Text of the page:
Norway’s Hans Petter Moland first appeared in the competition in 2004 with The Beautiful Country; though he’s not the most prolific of filmmakers, he is clearly liked by the Berlinale team since both A Somewhat Gentle Man (2010) and In Order of Disappearance (2014) were selected for the competition, making his latest movie his fourth stab at the Golden Bear.

One Second (Yi miao zhong)

Ever since his first feature, Red Sorghum, won the Golden Bear in 1988, the Berlinale has had a very soft spot for China’s Zhang Yimou, even though his recent movies are noticeably different from his earlier, more radical work. The Road Home (1999), Hero (2002), A Woman, a Gun and a Noodle Shop (2009) and The Flowers of War (2011) were all contestants for the Golden Bear, while Happy Times (2000) and Under the Hawthorn Tree (2010) screened out of competition.

So Long, My Son (Di jiu tian chang)

Another Chinese director with Berlin history, Wang Xiaoshuai made his debut in the Forum strand with 1993’s The Days before moving on to the competition in 2001 with Beijing Bicycle, which won the Silver Bear jury prize. More recently, In Love We Trust (2007) won Wang the Silver Bear for best script.

Öndög

Yet another Chinese director with strong Berlinale form, Wang Quan’an first made his mark by carrying off the Golden Bear with Tuya’s Marriage in 2007. This new film is only the fourth subsequent feature made by the far from prolific Wang, but it’s the third in the competition, following Apart Together (2010), which won the Silver Bear for best script, and White Deer Plain, which won a further prize for its cinematography.

The Golden Glove (Der Goldene Handschuh)

Germany’s own Fatih Akin hasn’t been as much of a presence at the Berlinale as one might expect, following his having won the Golden Bear in 2004 with Head-On. Because his movies have sometimes premiered in Cannes, though a couple of films he produced have played in Berlin, this new film is his only other competition contestant as writer-director.

System Crasher (Systemsprenger)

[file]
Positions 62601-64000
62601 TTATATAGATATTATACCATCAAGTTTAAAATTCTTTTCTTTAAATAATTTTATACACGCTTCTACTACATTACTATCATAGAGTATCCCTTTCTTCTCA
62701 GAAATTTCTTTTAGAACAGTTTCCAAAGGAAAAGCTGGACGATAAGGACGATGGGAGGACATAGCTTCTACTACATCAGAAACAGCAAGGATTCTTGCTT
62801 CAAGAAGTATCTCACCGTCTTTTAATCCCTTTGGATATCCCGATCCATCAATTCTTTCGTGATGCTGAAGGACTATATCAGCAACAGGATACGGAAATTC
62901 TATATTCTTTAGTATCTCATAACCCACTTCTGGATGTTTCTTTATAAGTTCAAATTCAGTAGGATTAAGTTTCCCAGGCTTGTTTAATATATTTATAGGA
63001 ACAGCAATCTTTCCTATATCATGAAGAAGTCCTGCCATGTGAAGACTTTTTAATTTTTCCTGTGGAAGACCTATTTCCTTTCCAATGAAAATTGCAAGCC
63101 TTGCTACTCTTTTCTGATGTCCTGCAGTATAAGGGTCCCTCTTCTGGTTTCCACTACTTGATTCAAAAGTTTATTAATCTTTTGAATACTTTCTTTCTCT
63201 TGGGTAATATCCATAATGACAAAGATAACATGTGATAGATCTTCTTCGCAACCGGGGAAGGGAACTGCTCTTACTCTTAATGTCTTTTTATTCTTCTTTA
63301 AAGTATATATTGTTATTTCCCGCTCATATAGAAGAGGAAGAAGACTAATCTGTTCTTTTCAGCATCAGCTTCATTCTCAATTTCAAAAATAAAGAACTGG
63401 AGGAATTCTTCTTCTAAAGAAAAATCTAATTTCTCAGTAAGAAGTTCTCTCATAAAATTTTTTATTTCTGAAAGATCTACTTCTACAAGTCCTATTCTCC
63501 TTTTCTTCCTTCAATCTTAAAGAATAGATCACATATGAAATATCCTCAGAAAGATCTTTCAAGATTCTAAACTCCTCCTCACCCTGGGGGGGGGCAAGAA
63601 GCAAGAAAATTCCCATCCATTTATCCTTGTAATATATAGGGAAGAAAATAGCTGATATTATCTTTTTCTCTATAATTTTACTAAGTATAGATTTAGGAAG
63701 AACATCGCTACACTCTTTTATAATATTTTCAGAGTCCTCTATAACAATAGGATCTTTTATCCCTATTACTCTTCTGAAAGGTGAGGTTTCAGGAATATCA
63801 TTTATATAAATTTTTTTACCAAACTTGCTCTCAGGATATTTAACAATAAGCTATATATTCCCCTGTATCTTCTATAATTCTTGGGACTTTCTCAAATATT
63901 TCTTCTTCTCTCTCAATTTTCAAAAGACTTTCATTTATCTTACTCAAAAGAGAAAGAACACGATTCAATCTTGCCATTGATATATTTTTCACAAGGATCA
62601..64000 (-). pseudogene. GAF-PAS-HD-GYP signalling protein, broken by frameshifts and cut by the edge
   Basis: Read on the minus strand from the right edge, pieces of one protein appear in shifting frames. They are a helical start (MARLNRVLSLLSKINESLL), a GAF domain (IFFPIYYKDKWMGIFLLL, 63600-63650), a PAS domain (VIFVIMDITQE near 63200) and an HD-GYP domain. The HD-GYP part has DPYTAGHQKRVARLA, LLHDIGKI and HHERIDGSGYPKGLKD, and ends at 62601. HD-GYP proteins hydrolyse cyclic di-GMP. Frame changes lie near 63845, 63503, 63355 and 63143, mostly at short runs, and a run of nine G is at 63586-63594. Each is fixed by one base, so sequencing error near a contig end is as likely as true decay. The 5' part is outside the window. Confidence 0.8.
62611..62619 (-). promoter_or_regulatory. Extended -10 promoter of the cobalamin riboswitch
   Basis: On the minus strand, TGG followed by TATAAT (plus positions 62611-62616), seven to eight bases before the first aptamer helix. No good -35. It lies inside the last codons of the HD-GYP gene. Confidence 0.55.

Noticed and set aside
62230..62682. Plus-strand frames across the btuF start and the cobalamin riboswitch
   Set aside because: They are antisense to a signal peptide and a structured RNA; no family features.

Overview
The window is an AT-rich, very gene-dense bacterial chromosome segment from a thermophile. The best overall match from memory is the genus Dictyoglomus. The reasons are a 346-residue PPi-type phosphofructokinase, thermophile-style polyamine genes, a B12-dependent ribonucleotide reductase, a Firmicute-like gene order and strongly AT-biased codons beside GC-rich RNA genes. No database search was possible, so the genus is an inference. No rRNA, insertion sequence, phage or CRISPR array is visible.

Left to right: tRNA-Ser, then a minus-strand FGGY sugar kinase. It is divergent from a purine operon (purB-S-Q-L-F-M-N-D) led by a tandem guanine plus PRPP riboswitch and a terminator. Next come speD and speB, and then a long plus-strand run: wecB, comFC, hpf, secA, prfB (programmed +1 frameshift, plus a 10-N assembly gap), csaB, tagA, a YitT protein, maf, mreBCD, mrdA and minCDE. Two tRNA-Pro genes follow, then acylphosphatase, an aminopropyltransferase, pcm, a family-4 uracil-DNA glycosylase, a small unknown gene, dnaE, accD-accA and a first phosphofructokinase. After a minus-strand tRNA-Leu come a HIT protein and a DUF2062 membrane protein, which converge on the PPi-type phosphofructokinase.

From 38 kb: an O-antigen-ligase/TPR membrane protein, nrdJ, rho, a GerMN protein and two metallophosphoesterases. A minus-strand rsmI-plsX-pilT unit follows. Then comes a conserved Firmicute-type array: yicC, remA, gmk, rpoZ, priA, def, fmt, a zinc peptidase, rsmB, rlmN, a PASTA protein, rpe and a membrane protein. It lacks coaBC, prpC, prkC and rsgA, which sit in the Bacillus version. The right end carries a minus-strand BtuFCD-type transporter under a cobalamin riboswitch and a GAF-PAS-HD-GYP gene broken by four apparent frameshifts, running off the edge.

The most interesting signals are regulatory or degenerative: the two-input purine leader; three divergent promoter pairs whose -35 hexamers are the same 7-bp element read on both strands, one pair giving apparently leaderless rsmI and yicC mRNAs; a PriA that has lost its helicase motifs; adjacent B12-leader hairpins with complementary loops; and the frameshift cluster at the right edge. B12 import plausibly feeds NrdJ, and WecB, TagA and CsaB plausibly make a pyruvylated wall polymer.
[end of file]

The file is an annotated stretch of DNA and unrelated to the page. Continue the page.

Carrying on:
This is Germany’s Nora Fingscheidt’s first feature after a number of shorts, though her documentary Without This World did screen in the Berlinale’s Perspektive Deutsches Kino – a strand highlighting new German movies – in 2017.

I Was at Home But (Ich war zuhause, aber)

Angela Schanelec is another German making her debut – with a German-Serbian co-production – in the competition. Hitherto she has had three films play in the Forum: Mein langsames Leben (2001), Afternoon (2007) and Orly (2010).

The Ground Beneath My Feet (Der Boden unter den Füßen)

Before stepping up to this year’s competition, Austria’s Marie Kreutzer had made several shorts and three features, the first of which – The Fatherless (2011) – screened in the Panorama, getting an honourable mention for best debut.

A Tale of Three Sisters (Kız Kardeşler)

This third feature marks the first film in the competition for Turkey’s Emin Alper, though his debut, Beyond the Hill, did win the Calgary Film Award when it screened in the Forum in 2012.

Synonyms (Synonymes)

Having had two shorts – Road (2005) and Why? (2015) – screen in the Panorama, Israel’s Nadav Lapid makes an appearance in the competition with his third full-length feature, an Israeli-French-German co-production.

God Exists, Her Name Is Petrunya (Gospod postoi, imeto i’ e Petrunija)

Though it’s her first time in the competition, Macedonia’s Teona Strugar Mitevska is no stranger to the Berlinale. Prior to this latest film (with what is arguably the best title of the 17 contestants), she had her debut short – Veta (2001) – and three of her four features – I Am from Titov Veles (2007), The Woman Who Brushed Off Her Tears (2012) and When the Day Had No Name (2017) – all screen in the Panorama.

Piranhas (La paranza dei bambini)

Italy’s Claudio Giovannesi, making his competition debut, has made a number of shorts, documentaries, television series episodes and three features; some of them have won awards, but not one played at the Berlinale, which probably makes him the the darkest horse of all in this year’s race for the Golden Bear.